Adopting a culture of continuous improvement is essential for companies to evolve not only their product and approach, and it's important for us to recieve notes and feedback from others. Internally, I’ve been very fortunate to have a leadership team that are open to thoughtful (and respectful) debate around our conventions and approaches to growth as we gear up for our next phase. Being a leader, manager or team member that approaches feedback with grace and curiosity is a great opportunity to demonstrate a growth mindset. Receiving and responding to feedback in earnest is a game changer if you have ambitions to break into leadership, or expand your ability to influence and grow. If you find that this is not your strength, and for many of us it is a practiced skill, check out our Paddl Essentials program that has sessions on this coming up in the coming weeks!
Every day I hear from clients and partners that they are in need of time, space and help facilitating teams to collaboratively innovate, play and get creative to tackle problems. This has been a big highlight of my time here at Paddl, because I get to join in on the fun, and because this part of our work is always impactful and yields great results. The reason we love it is simple- people like to work in jobs that promote teamwork and problem solving. This proactive approach to connecting, solving business problems not only empowers you and your team to keep up with changes in your industry, it is one of the best ways to be recognised for contributing to engagement, which at any quality employer will be a top priority. Taking time to enjoy the lighter side of your industry, enjoy watching sport together in real time (such as yesterday's Superbowl), listening to a topical lecture or TedTalk on the big screen at lunch, can be a way to bring creativity and playfulness to your workspace. I've also seen friendly internal competition is an excellent way to build a little joy into the day, such as steps counting or a team bake-off.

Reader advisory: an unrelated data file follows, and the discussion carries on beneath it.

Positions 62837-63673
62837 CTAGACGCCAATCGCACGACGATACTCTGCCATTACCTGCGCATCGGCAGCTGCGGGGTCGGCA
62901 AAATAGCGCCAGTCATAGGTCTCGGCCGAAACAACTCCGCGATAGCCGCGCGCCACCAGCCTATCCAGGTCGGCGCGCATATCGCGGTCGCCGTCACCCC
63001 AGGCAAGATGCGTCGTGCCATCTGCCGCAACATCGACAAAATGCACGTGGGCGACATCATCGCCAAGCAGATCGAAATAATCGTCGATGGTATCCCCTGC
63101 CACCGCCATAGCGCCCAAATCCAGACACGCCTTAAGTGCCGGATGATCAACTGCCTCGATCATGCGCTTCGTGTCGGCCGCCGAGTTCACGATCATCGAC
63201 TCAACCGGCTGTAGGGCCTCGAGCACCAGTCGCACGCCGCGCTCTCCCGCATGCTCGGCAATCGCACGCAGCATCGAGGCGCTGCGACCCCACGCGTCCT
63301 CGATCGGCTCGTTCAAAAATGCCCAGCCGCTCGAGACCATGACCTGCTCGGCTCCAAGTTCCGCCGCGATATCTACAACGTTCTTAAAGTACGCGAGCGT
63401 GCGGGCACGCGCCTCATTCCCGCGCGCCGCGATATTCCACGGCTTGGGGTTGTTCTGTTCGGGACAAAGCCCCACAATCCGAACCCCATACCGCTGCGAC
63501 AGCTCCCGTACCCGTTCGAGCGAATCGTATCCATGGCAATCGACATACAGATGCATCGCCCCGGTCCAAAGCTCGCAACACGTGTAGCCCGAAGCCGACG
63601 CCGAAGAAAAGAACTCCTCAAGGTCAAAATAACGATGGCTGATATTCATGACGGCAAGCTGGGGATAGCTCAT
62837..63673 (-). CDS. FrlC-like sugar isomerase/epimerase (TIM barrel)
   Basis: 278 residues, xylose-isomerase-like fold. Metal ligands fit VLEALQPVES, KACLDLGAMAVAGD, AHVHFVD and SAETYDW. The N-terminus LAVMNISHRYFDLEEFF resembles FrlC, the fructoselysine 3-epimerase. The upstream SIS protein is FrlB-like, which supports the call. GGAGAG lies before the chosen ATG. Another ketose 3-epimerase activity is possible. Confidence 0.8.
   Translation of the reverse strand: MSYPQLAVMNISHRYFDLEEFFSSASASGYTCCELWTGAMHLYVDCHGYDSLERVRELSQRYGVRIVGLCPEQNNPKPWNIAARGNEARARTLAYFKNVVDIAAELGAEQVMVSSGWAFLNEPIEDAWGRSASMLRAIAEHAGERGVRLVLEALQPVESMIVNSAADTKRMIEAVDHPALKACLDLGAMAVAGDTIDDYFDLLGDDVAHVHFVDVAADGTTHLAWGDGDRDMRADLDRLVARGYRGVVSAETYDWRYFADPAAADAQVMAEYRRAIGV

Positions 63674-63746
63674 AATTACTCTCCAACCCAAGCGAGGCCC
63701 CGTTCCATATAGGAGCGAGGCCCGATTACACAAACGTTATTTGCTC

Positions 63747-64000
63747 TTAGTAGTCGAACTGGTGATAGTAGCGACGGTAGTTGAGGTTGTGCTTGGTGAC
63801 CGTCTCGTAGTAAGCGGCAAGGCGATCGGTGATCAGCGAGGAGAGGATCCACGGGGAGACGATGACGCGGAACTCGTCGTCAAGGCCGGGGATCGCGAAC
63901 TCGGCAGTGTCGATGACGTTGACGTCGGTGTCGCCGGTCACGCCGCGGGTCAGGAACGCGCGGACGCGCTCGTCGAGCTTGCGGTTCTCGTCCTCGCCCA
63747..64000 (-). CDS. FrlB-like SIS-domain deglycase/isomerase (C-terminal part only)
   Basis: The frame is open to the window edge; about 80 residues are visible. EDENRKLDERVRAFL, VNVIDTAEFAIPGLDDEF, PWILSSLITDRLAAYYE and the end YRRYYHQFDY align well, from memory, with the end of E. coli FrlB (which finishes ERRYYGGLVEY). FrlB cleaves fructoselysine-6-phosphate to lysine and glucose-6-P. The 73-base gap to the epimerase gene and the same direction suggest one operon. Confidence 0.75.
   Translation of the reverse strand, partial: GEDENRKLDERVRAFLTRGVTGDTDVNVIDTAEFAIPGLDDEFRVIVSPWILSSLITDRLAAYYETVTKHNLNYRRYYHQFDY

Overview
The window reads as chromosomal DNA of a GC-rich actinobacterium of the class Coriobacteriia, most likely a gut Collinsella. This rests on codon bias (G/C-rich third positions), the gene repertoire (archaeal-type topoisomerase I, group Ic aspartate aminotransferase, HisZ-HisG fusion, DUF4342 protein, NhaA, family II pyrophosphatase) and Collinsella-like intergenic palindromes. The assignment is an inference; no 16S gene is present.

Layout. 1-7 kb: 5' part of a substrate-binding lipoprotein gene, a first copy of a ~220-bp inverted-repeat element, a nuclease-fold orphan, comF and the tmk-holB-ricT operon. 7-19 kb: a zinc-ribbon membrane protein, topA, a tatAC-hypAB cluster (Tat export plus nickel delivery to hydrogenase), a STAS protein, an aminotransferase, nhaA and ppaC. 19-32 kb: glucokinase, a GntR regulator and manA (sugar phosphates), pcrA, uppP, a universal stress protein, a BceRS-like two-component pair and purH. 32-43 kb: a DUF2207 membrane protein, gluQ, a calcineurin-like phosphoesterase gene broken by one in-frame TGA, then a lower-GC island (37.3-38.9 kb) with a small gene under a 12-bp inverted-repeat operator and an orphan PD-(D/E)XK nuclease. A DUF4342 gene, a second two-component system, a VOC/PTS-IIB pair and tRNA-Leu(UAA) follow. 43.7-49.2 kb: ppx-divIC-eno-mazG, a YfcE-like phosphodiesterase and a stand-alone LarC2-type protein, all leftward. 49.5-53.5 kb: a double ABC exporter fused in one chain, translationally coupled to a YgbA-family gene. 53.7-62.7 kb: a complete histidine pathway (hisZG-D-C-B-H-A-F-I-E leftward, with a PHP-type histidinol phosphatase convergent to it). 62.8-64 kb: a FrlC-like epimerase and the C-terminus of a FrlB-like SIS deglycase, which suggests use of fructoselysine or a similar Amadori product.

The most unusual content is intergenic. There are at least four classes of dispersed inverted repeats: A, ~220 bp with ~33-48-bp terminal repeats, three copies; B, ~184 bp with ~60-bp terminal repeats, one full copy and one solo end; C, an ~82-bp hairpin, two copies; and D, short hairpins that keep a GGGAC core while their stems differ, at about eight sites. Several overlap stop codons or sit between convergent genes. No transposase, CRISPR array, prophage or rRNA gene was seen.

One of the best people to have around you in a professional environment is someone that encourages you and supports you along the way of being your best self. When we’re surrounded by people that can be truly happy for us and supportive when we set, approach and achieve our goals, we are more likely to grow and achieve what we’re aiming for. The idea here is not just surround yourself with such people, but *be* the person that others can count on for encouragement and even non judgment if things are off target. Being able to share our wins and our stumbles gives us the time and space to reflect, and this can make all the difference for finding the gumption to get back on track.
We just wrapped up a great live session with Natalie Dawes on this very topic. If you’re interested in checking it out, drop me a line and I’ll send you a login!
As humans, as a survival strategy, most of us will gossip and find ourselves in the midst of juicy chat now and again in professional environments. Gossip can be useful- you can learn information that otherwise may not have been available to you, it can bring you closer to someone you didn't have much in common with in passing before- but all too often, gossip is harmful. In a way that won’t polarise you from any group or individual, try to commit to speaking kindly about others, their work, and contributions. Your actions will speak volumes about your values, your mindset and benefit your relationships in the long term. As the saying goes, you can choose to be anything. Why not choose to be kind?
These are just a few ways we can show kindness and appreciation in the workplace. By prioritising the well-being and kindness, we’re contributing to a culture that is not only positive, it is productive. It doesn’t need to be company policy to help others feel valued and supported.
Can I help you with your 2023 Learning, Development or UpSkilling Journey? I’d love to hear from you.
Kelly Tagalan Head of Growth Ops